Well, folks, our long, national nightmare has begun. The 11 o’clock number has been sung, the audience is hastening back to their Times Square hotel rooms to upload their bootleg videos to YouTube, the lithe dancers are at home soaking their feet in Epsom salts and watching the DVR’d episode of SVU that their roommate guested on, the ghostlight is all that remains on stage. Show’s over. Smash is done.

Oh, the emotional roller coaster I’ve ridden with this show. I’ve loved it, I’ve hated it, I’ve wrestled with it in a fountain, I’ve murdered it in Moldovia, I’ve acted out entire episodes in my living room. It is the greatest relationship of my life. (Don’t tell my boyfriend.)

It was an often preposterous, maddeningly under-realized, half-baked mess, true. But it was also one of the most strangely electrifying, uniquely galvanizing television shows I’ve ever watched. And that’s why I’ve gathered you all here today.

I think the story of Smash, like the story of Marilyn herself, is a tale of redemption that comes just a hare’s breath too late.  (Although wouldn’t hare’s have longer breaths, considering they’re always running races against tortoises and whatnot? Ugh, cardio. The worst.) Admittedly the first season was a strange mix of All About Eve, All That Jazz and transcripts of Theresa Rebeck’s therapy sessions. But Season 2 really showed some growth. I think, in the end, Smash realized what it was really about: three women–Eileen, Ivy and Julia–who had been counted out, walked over and constantly diminished by the grotesque men in their lives, fighting for their right to joy and finally being recognized for their talents. Smash is about strivers; theatre is about strivers. And more often than not the striving is in vain. But not this time.  At long last, all three women got what everyone really wants out of life: a boyfriend and a Tony. (And don’t tell me you have bigger goals than that because there’s no such thing.)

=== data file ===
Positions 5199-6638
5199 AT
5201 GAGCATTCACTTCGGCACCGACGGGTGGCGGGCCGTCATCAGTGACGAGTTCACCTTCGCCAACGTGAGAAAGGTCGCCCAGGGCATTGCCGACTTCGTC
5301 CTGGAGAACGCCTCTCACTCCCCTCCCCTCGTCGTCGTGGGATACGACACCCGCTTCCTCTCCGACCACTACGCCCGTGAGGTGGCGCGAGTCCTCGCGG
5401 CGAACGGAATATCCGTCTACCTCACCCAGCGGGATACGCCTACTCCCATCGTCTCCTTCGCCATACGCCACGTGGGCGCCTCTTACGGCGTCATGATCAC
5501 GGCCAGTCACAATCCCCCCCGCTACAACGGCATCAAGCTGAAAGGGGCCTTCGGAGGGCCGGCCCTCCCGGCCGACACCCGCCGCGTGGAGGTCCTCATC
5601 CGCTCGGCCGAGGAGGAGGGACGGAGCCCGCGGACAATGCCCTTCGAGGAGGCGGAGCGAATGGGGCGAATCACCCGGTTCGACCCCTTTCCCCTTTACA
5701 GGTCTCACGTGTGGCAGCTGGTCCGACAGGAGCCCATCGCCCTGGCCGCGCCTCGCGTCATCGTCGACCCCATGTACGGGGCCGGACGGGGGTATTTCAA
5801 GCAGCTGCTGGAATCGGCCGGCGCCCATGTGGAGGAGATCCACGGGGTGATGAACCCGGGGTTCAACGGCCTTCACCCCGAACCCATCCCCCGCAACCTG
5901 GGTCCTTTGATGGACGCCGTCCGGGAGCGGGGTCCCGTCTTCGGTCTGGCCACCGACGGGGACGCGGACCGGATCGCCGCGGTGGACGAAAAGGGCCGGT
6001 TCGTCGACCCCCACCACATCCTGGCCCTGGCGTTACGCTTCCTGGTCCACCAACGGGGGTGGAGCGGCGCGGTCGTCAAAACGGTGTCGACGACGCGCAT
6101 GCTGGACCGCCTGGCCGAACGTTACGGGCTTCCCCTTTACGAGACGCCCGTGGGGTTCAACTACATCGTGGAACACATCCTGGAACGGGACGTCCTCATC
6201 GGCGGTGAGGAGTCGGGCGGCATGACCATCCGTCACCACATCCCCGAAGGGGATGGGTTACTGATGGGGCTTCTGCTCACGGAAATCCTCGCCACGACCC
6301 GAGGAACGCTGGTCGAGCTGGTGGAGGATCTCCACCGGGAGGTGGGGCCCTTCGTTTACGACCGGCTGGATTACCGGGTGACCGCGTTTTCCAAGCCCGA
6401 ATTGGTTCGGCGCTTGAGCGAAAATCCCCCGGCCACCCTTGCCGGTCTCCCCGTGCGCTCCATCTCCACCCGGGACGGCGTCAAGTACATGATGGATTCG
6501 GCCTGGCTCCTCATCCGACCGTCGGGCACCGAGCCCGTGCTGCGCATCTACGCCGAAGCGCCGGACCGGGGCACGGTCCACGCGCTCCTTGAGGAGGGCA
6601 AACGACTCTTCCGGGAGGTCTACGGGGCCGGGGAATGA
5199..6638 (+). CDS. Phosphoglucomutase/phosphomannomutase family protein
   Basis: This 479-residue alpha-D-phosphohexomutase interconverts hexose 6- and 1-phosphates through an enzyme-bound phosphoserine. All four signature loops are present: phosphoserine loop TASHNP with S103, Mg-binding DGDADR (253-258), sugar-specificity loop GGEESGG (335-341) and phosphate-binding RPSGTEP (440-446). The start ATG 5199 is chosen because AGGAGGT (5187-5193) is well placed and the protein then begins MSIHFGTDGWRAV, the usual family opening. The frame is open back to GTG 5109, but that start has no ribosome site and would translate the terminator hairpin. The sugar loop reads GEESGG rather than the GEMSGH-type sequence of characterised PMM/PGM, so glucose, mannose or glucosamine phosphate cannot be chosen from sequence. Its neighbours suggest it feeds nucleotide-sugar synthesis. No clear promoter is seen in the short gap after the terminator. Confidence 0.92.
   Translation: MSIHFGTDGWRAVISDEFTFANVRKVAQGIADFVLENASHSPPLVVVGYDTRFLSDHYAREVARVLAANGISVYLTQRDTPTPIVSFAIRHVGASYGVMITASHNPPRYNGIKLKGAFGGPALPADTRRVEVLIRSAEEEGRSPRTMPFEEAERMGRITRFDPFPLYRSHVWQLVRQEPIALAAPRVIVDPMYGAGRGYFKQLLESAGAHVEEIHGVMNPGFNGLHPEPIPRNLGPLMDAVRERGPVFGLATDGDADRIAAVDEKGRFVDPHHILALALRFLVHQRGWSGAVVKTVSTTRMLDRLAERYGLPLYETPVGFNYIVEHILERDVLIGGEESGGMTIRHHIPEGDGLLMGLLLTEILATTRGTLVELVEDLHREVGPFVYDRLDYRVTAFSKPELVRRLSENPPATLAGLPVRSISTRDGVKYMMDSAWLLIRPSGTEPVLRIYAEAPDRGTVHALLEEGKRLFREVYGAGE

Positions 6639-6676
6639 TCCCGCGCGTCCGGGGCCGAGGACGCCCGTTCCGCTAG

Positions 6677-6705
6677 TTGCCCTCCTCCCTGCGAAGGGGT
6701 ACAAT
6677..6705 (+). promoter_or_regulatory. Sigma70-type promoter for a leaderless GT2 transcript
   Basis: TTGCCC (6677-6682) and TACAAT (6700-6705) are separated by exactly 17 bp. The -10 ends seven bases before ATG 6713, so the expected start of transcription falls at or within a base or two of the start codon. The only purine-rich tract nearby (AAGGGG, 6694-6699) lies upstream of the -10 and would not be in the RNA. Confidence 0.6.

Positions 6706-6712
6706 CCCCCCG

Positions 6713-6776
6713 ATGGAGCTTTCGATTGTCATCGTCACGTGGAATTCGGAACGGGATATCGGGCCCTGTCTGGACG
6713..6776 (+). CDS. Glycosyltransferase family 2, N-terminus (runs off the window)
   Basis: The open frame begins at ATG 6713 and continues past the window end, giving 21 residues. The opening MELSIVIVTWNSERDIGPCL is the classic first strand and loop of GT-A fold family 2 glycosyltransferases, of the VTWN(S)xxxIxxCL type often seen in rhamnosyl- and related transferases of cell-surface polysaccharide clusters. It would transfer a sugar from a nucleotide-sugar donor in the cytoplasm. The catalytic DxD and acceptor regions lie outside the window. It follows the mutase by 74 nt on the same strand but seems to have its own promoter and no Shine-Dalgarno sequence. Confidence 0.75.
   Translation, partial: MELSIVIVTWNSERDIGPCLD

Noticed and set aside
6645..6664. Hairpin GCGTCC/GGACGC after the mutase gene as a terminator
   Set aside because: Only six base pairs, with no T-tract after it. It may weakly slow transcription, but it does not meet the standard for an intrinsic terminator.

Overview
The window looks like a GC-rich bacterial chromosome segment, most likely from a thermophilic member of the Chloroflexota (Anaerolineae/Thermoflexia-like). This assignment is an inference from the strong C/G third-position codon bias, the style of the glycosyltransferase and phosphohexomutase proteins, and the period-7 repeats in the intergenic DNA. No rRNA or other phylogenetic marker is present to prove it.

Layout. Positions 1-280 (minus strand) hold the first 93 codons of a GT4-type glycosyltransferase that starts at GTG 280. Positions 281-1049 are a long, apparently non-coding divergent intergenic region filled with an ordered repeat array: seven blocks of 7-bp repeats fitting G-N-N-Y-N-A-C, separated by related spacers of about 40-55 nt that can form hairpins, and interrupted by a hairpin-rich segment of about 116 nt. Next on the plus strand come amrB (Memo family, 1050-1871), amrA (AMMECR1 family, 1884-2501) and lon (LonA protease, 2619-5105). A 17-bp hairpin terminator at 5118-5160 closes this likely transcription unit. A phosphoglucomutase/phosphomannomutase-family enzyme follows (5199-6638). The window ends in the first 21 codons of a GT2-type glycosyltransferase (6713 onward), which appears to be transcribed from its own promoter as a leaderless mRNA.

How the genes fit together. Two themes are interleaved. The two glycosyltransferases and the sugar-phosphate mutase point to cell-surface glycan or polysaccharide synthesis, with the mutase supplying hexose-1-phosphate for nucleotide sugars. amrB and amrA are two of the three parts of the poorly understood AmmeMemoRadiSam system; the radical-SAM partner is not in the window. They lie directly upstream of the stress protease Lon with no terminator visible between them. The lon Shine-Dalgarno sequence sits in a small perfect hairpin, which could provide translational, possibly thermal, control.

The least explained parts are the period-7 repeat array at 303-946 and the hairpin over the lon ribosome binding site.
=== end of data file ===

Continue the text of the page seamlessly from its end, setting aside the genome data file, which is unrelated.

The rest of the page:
It was strangely indicative of Smash’s perplexing relationship with female empowerment that Eileen, upon winning a Tony, forgoes giving a speech and instead uses her time to summon Derek to the stage and squee. I mean, I know this woman’s primary forms of communication are thrown martinis and swiveled bobs, but really. Four lines of dialogue was too much to ask?

It was, however, a Broadway fanchirl dream to see Megan Hilty give the Tony speech that she (she meaning I) will eventually give.

Christine Ebersole still has no idea who you are.

 I felt bad for her for a bit—standing on that stage holding an award she’s not yet won–but I realized that she’s got TV money now, and a ton of recordings and while NBC may be less profitable than a banana stand right now, a paycheck is a paycheck, even moreso when its attached to a multiplatform distribution contract. So, good for you, Hilty! Good for you!

But, in general, the whole Tony plot was just more Smash tomfoolery.  The nominees for best actress are Ivy, Karen, Audra McDonald, Sutton Foster and someone I’m too lazy to remember. But it doesn’t matter because there’s no way that Karen or Ivy is going to beat Audra McDonald. I mean, I love Ivy Lynn, but come one. Audra McDonald is a 5-time Tony winner. She heaves an especially dramatic sigh and the Tony committee sits up a little straighter. She is the Meryl Streep of winning Tonys (WHY HAS SHE NOT BEEN CAST IN THE INTO THE WOODS MOVIE YET? Did you see her performance of “Any Moment” in concert?). I have no idea what House of Flowers, the fake musical she’s nominated for, could possibly be about, but I’ve been hounding my LincTix rep for pre-sale to it all day (because it’s being put up at the Mitzi E. Newhouse, obvi).